Section 204.2

Subsection 204.2(1.2) - Undeducted RRSP premiums

See Also

Roy v. The Queen, 2019 TCC 50 (Informal Procedure)

CRA could not deny the carry-forward of excess RRSP contributions as an imposed quid pro quo for forgiving Part X.1 penalty tax

The taxpayer began the 2006 taxation year with unused RRSP contributions of $1,856. He contributed an additional $43,000 during 2006, resulting in total unused contributions of $44,856. The taxpayer claimed RRSP deductions within the RRSP deduction limits for the 2006 to 2012 years for a total of $21,495. The RRSP excess contributions were invested in securities that quickly became worthless, so that except for the sum of $1,090 withdrawn in 2008, he was unable to withdraw the excess contributions and the RRSP account was eventually closed in March 2012. The taxpayer had not reported his excess contributions by filing a T1‑OVP return. The taxpayer submitted a relief application, which was accepted by the Minister in a letter in 2015 stating that she was satisfied that the “excessive contribution arose due to reasonable error” and that “your excessive contribution has been eliminated”. On that basis, the Minister confirmed the waiver of the tax under Part X.1 of 1% per month, penalties and interest (in the amount of $39,193.08.)

However, the Minister assessed the taxpayer’s 2013, 2014 and 2015 taxation years on the basis that he was not entitled to deduct unused RRSP contributions from prior years in those years (other than $2,000 allowed for 2013). Before finding that the taxpayer was entitled to the claimed deductions, Smith J stated (at paras 18, 20, 21-23):

While paragraph 204.1(1.1)(b) does allow cumulative excess contributions to an RRSP of up to $2,000, the Respondent has not pointed to any statutory provision which allows her to essentially set-off or eliminate unused RRSP contributions on the basis that they represent excess contributions that cannot be withdrawn. The Minister’s remedy appears to be limited to the 1% tax and penalty for failure to file the T1‑OVP form within 90 days from the end of the taxation year.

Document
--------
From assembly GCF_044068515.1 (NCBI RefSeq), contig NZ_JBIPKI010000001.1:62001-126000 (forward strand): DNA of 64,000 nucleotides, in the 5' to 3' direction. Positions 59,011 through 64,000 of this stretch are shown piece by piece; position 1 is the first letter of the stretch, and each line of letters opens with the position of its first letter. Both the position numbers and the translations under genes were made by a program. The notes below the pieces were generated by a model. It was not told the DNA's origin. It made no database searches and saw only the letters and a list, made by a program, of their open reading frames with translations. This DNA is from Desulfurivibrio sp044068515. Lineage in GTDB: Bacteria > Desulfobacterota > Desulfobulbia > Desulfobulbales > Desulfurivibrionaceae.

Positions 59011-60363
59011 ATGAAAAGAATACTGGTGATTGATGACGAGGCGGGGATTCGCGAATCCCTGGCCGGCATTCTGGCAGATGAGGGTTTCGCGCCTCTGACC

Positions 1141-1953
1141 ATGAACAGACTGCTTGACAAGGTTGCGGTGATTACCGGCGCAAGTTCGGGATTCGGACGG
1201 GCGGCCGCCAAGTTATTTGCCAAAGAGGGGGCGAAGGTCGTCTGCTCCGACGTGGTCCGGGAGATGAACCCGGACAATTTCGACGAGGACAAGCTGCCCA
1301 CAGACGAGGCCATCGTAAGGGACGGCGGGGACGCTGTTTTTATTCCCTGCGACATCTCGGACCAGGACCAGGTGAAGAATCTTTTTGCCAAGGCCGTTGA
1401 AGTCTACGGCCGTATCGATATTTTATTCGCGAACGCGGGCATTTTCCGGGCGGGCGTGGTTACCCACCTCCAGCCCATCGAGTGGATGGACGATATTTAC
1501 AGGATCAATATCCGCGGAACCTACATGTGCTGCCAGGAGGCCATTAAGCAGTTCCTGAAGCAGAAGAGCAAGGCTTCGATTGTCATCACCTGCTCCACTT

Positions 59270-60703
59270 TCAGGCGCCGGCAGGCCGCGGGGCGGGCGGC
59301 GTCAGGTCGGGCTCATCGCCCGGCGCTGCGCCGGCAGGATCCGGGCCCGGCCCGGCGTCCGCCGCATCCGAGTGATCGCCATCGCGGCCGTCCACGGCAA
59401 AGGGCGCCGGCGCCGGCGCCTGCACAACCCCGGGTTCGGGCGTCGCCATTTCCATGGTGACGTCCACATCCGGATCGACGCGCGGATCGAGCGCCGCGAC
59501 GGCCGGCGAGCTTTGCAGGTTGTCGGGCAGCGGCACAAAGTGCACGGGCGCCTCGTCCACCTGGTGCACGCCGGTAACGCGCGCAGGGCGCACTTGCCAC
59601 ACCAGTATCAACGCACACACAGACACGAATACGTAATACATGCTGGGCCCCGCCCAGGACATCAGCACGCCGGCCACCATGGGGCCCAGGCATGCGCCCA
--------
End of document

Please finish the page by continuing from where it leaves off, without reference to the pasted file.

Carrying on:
…[T]here appears to be no basis for the Respondent’s argument in this instance that, having consented to the Appellant’s relief application, the Minister may arbitrarily eliminate unused RRSP contributions.

The Respondent concludes … that it “would be unfair for this Court to allow him to reduce his taxable income in future years while never having paid taxes on the excess contribution as taxable income.” (My Emphasis).

…[T]he Respondent has failed to point to any legislative provision that would allow the Minister to eliminate unused RRSP contributions on the basis that they represent excess contributions.

Moreover … the Court does not make decisions on the basis of fairness (Barel v The Queen, 2009 TCC 156 and Lapierre v The Queen, 2019 TCC 18) … .

Locations of other summaries Wordcount
Tax Topics - Income Tax Act - Section 146 - Subsection 146(1) - Unused RRSP Deduction Room CRA had no authority to eliminate unused RRSP contributions as being excess contributions 146

Administrative Policy

7 July 1995 External T.I. 5-951203 -

"A contribution to an RRSP will generally not be considered to have been made until the financial institution to which an amount is sent accepts the amount as a contribution ... [T]he designation of an amount as a contribution can be revoked by the contributor at any time before it is so accepted by the institution."

4 July 1994 T.I. 941444 (C.T.O. "Investment Counsel Fees")

The taxpayer claiming investment counsel fees must be the legal owner, i.e., the RRSP trustee, rather than the annuitant. If the annuitant pays the fees on behalf of the RRSP trust, the payment will be a gift made to the RRSP within the meaning of s. 204.2(1.2)I(b).